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Electro-Acoustic music


TaurusT

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glad for you that i'm not in the normal cnynical/sarcastic mood or i'ld say "duh... yeah all of us to some degree" but i'm assuming your doing something genre specific... define for me if you will....
"style is determined not by what you can play but what you cant...." dave brubeck
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If you mean electronic music on the 'academic' side, yeah, I've listened to a lot of it for most of my life, except for the last few years; I also have had a few works performed. Generally speaking, I like the works of William Schottstaedt, Michael McNabb, Tod Machover, Michelangelo Lupone and many others.

Among the 'historical' composers, I love Pierre Shaeffer's 'concrete music' collages, Berio's "Omaggio a Joyce", Nono's "Prometeus", Stockhausen's "Mantra", etc.

 

About my own music, here's a tune written in 2000, which has been perforned a few times around the world. It's for saxophone quartet and electronic music.

 

www.carlomezzanotte.com/mp3/Rewind.mp3

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I'm just bumping this up.

 

I know it's mainly rock, jazz and pop in these quarters, but I find it difficult to believe that none of the keyboard players here has ever had any contact with our not-too-distant cousins.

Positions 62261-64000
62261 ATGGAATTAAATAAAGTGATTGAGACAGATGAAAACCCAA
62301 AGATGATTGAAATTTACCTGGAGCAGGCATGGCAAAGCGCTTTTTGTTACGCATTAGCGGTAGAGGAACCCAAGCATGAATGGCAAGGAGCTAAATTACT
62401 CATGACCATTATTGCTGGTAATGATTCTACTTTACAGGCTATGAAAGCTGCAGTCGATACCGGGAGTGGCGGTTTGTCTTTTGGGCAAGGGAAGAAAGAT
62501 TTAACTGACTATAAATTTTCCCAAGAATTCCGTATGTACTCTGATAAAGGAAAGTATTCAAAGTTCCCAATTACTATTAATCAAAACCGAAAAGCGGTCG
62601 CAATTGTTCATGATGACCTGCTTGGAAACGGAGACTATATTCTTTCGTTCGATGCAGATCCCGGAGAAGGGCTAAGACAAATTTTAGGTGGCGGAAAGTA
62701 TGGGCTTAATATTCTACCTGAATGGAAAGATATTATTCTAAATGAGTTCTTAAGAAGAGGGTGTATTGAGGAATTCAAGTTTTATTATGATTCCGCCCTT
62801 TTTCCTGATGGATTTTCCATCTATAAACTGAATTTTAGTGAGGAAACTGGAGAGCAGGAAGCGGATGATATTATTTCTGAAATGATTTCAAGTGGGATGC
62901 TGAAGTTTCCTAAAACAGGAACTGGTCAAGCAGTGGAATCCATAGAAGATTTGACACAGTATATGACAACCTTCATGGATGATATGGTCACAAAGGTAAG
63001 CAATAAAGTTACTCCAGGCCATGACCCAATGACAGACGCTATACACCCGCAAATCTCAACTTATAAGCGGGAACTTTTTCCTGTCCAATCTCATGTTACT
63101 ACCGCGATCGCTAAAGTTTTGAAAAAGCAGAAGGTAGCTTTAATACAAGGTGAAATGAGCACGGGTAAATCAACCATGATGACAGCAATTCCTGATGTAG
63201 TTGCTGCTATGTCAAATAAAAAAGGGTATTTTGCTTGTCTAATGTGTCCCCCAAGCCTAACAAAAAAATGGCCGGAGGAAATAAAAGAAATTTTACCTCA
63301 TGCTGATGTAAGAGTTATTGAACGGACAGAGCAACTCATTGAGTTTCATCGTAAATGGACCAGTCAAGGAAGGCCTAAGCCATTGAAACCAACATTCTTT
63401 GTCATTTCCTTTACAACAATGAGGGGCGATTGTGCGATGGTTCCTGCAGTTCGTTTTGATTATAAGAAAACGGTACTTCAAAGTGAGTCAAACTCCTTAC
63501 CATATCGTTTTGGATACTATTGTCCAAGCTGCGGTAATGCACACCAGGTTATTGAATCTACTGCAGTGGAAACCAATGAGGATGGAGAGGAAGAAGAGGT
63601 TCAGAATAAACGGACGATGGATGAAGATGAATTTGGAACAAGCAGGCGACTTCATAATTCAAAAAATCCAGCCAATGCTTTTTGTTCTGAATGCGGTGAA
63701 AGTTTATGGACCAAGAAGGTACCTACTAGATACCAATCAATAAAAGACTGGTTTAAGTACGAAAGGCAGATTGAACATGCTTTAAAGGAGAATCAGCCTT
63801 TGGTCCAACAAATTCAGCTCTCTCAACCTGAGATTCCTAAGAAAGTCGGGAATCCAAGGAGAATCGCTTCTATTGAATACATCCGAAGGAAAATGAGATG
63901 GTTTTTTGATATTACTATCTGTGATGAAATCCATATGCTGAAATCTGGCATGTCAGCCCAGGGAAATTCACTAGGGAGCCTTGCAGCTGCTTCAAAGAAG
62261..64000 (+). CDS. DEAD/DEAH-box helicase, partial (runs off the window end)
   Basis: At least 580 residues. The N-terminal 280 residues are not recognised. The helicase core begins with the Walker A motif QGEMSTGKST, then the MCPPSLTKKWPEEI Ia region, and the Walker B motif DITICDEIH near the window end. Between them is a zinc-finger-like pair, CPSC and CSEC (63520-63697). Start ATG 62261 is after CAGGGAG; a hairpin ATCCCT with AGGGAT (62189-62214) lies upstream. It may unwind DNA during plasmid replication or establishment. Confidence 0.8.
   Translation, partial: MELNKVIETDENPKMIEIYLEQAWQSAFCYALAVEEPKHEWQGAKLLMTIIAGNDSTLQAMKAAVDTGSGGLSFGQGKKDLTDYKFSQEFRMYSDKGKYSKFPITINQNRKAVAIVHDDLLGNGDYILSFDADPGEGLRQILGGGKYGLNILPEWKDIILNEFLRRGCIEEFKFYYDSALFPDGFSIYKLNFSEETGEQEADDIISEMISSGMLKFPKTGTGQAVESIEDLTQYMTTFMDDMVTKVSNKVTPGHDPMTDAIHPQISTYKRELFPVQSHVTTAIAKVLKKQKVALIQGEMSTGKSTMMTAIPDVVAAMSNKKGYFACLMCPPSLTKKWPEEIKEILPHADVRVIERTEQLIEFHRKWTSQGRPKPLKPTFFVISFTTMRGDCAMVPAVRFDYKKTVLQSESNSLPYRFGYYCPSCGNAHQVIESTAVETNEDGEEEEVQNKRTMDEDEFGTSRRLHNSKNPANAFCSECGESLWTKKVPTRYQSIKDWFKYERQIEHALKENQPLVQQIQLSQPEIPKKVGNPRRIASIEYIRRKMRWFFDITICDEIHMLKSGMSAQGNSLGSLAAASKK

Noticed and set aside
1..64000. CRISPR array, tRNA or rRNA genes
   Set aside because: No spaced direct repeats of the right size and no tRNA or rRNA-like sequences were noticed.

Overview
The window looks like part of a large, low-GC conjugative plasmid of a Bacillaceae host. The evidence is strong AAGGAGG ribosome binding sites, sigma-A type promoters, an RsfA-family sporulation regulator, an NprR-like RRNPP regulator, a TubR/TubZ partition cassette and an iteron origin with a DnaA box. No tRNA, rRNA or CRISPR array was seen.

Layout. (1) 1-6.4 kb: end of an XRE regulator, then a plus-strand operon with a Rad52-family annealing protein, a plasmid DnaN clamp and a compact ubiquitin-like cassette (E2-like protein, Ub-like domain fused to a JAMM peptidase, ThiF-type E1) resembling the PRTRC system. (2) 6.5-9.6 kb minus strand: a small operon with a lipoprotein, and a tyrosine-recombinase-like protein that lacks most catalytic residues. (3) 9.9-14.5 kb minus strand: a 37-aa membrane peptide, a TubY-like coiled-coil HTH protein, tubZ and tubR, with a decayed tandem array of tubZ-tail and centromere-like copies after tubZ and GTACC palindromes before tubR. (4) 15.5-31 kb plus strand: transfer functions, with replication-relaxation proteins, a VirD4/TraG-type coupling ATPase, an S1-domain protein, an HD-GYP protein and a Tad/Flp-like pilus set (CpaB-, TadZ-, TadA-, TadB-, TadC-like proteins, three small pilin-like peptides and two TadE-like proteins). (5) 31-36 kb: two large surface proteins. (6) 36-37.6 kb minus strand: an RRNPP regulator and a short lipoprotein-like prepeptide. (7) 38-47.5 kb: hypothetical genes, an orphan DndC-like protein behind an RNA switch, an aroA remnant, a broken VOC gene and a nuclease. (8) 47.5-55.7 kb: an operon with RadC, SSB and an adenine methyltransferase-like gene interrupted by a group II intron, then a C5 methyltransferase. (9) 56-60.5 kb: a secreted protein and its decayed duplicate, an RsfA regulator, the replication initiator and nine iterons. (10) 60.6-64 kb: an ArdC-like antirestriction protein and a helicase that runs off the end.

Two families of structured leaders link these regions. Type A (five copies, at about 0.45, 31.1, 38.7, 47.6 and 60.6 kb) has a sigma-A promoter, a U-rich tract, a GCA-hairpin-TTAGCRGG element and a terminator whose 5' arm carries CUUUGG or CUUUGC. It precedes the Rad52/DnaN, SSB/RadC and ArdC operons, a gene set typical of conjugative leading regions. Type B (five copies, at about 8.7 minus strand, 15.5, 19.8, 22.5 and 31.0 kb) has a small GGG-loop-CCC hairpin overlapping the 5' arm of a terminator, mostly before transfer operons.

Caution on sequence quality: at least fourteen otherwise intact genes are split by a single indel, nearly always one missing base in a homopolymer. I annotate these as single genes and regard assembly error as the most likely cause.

It's a fascinating, multi-faceted world. I personally regret not having dedicated more of my energy to it.

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hey carlo is that what he means??? i used to listen to penderecki varese' and afew others way cool stuff i thought but haven't personally done any in awhile... seems someone around here should know something about it... how about ethan winer?? pretty cool cellist...
"style is determined not by what you can play but what you cant...." dave brubeck
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Originally posted by marino:

About my own music, here's a tune written in 2000, which has been perforned a few times around the world. It's for saxophone quartet and electronic music.

 

www.carlomezzanotte.com/mp3/Rewind.mp3

Hmm, I'm not sure I'd qualify most of this exactly as 'music,' but I do like a lot of the interesting ethereal sound design there and I'm quite enjoying listening to it. Maybe there is more of a musical basis to it than I realize.
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Originally posted by soundscape:

Originally posted by marino:

About my own music, here's a tune written in 2000, which has been perforned a few times around the world. It's for saxophone quartet and electronic music.

 

www.carlomezzanotte.com/mp3/Rewind.mp3

Hmm, I'm not sure I'd qualify most of this exactly as 'music,' but I do like a lot of the interesting ethereal sound design there and I'm quite enjoying listening to it. Maybe there is more of a musical basis to it than I realize.
It is all about gestures. You have to listen this music for a long time before you start understanding it and looking past the "this is not music" part.